8News Investigates: Are you paying too much on your personal property taxes?

(WRIC) — It’s that time of year: your personal property tax bill has arrived. No one likes to pay it, but are you paying more than you should?

8News investigative reporter Amanda Malkowski found out how you can pay less… and when Amanda told Chesterfield resident Katya Whitaker, she was shocked.

“My thought was just… holy cow.”

A nearly $150 personal property tax bill for Katya Whitaker’s oldest car, a 2004 Ford F-150 pickup.

“There’s the normal nicks and wear and tear. It’s kind of a basic level vehicle. No power windows, no power locks and everything.”

Chesterfield County assessed Whitaker’s car at about $6,000. However — a quick search of the National Automobile Dealers Association (NADA) guide online {[INSET LINK HERE: nadaguides.com]} says with mileage considered, Whitaker’s F-150 is only worth about $3500.

Chesterfield County Treasurer Richard Cordle says that if you’re like Whitaker and think your bill is unfair, you can call the county to appeal your assessment.

“High mileage is one credit that the Commissioner of the Revenue’s office will consider,” Cordle told 8News.

The average American drives 12,000 miles per year. If you’re driving more, or you have cosmetic or mechanical damage, you could get a discount — one few people are taking advantage of, Henrico County Director of Finance Eugene Walter says.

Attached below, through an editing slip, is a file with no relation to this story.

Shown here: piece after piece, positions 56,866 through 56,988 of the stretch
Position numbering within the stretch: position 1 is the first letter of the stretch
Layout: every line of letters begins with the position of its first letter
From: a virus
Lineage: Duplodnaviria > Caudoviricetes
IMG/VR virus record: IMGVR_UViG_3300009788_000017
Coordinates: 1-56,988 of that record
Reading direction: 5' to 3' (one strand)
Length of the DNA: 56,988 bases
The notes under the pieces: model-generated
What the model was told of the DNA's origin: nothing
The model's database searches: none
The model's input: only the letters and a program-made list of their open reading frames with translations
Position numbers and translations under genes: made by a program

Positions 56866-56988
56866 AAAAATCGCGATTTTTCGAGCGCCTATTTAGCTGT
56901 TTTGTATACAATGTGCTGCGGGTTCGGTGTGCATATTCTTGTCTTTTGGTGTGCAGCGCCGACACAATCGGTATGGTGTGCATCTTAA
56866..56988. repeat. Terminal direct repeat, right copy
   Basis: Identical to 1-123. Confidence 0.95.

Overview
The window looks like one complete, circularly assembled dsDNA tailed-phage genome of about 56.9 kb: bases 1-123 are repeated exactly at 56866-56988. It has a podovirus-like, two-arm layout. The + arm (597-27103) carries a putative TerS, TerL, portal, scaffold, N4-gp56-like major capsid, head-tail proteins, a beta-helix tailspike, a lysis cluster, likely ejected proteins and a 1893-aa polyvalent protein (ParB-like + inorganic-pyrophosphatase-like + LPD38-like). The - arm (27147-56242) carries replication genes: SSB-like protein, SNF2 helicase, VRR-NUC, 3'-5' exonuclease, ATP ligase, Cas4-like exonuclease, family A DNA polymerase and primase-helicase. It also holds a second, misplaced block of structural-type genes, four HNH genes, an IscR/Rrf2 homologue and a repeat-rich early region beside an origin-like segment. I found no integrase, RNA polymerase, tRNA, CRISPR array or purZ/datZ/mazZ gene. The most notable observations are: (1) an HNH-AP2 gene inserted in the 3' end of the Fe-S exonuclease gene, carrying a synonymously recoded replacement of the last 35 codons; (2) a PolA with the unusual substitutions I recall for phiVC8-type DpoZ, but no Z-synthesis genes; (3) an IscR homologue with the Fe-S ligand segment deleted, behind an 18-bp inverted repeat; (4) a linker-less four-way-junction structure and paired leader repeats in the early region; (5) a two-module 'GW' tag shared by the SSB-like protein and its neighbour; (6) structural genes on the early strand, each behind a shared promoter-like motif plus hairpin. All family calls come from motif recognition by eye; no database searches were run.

“We bill about 250,000 vehicles a year. We have less than around 50 that are conditioned and maybe 200 that are high mileage. So, actually it’s a minimal amount.”

If you’re looking to appeal your assessment in any locality be sure you’re armed with:

– A state inspection or oil change receipt from close to January 1 detailing your car’s mileage.

– A quote from a body shop stating how much it would cost to bring your car back to normal condition.

It’s up to you, not the DMV, to tell the county or city about the condition of your car.

“We do not get an update yearly when cars are inspected.”

Whitaker plans to appeal her assessment, and if they change the rate to the one we found, she could end up paying half of what the county taxed her.

“We do save our money,” Whitaker says. “We do spend it wisely, so we watch where it goes also.”

If your bill went up in Chesterfield County this year, it could be because there is less state tax relief for each car this year. The county gets the same amount of financial assistance from the state each year, but the more cars that are registered, the less help each person gets on their bill. That means your bill may go up again next year, as more cars are registered in Chesterfield.

If you want to appeal your assessment, you need to act now. Here are some contacts to help you get started:

Chesterfield County

– Commissioner of the Revenue: (804) 748-1281

Appeal Information:

Henrico County

– Department of Finance Revenue Division” (804) 501-4263

Appeal Form

City of Richmond

– Finance Office: (804) 646-5700

Condition Reassessment Form

Mileage Reassessment Form

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